Earlier this month dozens of teenagers gathered in a New York City park to paint. They were preparing for the Climate Strike they would attend on September 20th, one of more than 150 rallies to be held around the world. The students made cardboard waves, to signify rising sea levels, and emblazoned banners with demands for action. “I want you to act as if our house is on fire because it is,” one sign read.

America has stood out, to date, for being the largest contributor to climate change and for its leaders’ reluctance to do much about it. In 2017 President Donald Trump announced that America would withdraw from the Paris climate agreement, in which countries pledged to limit the average rise in temperatures to “well below” 2°C. In the past four weeks alone his administration has loosened regulation of methane, said it would revoke California’s right to set emissions standards for cars and rolled back rules on efficient light bulbs. …

Many expect serious returns

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Photo: Gustavo Quepón

Bets on clean technologies have ballooned this decade. Over $2.6trn has flowed into low-carbon energy alone since 2010, according to BloombergNEF, a research firm (see chart 1). Now that some ventures have soured, after green subsidies grew stingier around the world, many investors are thinking again.

Many, but not all. A clutch of industrialists and entrepreneurs are doubling down. The Economist’s unscientific survey has identified 12 with notably climate-friendly dispositions, and a combined net worth of $200bn (see chart 2). Some, like Elon Musk, Bill Gates and Michael Bloomberg, are household names. Others are little-known outside their industry. Their wagers cover mature technologies (electric cars, wind turbines), fast-maturing ones (high-voltage grids, meatless burgers) and out-there ideas (turning carbon from the air into useful stuff). All want to do good by the planet. …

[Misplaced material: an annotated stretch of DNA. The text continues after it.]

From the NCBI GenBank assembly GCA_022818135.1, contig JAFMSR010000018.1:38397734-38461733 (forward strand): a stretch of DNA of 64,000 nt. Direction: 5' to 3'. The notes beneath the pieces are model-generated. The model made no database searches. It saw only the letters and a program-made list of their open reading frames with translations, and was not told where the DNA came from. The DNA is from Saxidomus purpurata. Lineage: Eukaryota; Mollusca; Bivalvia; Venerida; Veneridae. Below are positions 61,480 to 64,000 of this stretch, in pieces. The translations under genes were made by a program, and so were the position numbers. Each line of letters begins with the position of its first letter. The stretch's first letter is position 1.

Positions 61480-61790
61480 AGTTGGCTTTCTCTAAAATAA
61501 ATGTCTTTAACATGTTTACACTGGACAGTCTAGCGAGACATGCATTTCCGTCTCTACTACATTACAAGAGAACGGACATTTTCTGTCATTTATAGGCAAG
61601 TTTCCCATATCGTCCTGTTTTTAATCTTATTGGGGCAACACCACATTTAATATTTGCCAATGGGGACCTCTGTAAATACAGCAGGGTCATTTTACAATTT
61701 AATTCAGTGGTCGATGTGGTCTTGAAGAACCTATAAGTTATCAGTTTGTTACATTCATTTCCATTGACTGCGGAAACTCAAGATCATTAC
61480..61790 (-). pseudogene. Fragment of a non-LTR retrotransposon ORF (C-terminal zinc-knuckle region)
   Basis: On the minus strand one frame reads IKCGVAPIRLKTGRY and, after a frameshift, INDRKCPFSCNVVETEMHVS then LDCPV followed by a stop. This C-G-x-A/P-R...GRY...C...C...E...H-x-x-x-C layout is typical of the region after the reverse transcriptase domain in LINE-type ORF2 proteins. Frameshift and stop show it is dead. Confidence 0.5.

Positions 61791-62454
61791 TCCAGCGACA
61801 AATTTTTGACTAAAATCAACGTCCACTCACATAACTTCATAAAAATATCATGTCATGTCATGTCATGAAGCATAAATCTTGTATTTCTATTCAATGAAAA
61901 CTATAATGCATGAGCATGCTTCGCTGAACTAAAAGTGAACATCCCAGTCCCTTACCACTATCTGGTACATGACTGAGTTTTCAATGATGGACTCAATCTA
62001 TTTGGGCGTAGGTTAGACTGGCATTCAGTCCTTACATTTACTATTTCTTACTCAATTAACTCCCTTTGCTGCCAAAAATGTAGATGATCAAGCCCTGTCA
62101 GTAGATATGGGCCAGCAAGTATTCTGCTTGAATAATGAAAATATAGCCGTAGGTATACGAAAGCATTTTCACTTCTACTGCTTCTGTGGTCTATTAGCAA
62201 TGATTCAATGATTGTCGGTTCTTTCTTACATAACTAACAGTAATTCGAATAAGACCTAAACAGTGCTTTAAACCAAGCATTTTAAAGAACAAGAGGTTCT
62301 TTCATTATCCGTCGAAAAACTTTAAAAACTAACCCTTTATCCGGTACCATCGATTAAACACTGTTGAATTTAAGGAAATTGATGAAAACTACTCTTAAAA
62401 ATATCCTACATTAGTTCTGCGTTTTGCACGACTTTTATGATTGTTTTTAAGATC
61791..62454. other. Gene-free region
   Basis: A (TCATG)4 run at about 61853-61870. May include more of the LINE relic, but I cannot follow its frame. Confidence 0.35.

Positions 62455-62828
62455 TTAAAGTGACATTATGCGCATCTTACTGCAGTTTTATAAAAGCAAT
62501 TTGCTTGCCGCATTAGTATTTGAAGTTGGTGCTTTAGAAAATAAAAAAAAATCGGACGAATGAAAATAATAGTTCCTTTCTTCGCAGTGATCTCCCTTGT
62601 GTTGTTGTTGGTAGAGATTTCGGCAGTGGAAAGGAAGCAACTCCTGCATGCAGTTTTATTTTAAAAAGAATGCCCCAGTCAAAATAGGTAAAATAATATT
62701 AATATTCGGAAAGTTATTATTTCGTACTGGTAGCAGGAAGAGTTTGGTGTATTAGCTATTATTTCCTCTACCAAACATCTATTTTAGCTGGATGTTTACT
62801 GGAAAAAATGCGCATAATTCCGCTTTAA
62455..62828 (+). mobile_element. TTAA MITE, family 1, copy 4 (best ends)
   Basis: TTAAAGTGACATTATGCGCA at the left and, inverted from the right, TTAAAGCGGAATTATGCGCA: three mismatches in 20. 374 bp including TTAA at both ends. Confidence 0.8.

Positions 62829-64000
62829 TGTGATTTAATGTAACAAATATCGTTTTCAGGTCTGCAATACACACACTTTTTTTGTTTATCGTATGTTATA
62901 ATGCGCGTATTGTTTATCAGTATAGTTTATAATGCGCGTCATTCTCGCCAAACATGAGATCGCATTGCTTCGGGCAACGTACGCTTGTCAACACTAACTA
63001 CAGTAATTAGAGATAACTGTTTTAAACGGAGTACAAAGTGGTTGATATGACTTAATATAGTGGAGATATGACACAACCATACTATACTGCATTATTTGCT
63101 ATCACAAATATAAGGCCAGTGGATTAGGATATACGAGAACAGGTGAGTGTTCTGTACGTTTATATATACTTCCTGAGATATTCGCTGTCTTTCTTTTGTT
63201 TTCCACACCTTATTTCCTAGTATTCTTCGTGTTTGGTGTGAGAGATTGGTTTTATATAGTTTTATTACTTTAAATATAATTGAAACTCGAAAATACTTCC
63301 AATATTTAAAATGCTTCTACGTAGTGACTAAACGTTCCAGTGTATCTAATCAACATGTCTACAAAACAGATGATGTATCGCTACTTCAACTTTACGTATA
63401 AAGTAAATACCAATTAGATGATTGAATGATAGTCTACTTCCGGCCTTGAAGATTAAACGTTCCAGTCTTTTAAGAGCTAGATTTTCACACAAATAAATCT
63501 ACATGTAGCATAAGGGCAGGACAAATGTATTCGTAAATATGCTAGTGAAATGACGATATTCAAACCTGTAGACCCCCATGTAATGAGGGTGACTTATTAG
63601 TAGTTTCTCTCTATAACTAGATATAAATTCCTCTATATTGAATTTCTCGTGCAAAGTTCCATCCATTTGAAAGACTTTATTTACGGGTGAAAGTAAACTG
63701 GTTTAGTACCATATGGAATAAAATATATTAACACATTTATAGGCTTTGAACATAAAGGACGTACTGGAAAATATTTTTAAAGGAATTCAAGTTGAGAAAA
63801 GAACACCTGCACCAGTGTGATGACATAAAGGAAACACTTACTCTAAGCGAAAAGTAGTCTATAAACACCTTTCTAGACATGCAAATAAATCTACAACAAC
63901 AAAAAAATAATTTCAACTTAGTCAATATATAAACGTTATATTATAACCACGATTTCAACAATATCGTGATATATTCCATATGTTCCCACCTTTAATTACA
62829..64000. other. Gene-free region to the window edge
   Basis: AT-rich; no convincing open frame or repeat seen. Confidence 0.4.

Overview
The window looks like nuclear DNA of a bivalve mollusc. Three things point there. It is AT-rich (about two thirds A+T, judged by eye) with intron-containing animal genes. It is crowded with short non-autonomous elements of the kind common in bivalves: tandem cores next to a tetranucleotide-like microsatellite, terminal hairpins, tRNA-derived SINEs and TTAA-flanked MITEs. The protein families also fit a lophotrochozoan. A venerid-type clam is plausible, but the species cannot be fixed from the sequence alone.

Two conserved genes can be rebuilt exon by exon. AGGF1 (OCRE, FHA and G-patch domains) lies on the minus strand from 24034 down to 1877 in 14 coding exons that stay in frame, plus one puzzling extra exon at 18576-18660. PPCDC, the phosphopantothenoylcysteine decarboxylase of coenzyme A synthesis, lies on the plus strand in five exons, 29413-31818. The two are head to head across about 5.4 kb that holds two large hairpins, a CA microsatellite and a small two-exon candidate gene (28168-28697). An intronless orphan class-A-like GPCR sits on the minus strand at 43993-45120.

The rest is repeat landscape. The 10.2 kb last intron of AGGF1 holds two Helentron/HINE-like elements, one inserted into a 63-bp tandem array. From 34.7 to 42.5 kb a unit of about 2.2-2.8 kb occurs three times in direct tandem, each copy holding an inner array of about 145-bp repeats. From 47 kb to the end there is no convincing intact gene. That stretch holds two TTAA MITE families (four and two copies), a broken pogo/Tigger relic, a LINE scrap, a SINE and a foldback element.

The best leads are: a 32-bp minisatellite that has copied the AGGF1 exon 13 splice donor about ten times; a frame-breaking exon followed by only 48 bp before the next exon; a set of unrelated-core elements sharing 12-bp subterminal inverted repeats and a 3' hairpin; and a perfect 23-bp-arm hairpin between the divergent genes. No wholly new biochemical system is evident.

Banning them all will cause far more harm than good

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Photo: Thomas Stephan

“It’s time to stop vaping,” says Lee Norman, a health official in Kansas. Six people are dead in America, apparently from smoking e-cigarettes. More than 450 have contracted a serious lung disease. So Mr Norman’s advice sounds reasonable. The Centres for Disease Control and the American Medical Association agree: the country’s 11m vapers should quit. A new idea is circulating, that vaping is worse than smoking. On September 11th the Trump administration said it intends to ban non-tobacco flavoured vaping fluid (see article). Some politicians want a broader ban on all e-cigarettes.

The facts have gone up in smoke, as so often happens during health scares. Although more research is needed, the evidence so far suggests that the recent vaping deaths in America did not come from products bought in a shop but from badly made items sold on the street. In five out of six cases, the tainted vaping products were bought illicitly; the other involved liquid bought in a legal cannabis shop in Oregon. One theory is that the vape fluid was mixed with vitamin E. This is an oil — something that should not enter the lungs. If inhaled, oil causes the type of symptoms that the stricken vapers display. …

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The Economist

Insight and opinion on international news, politics, business, finance, science, technology, books and arts.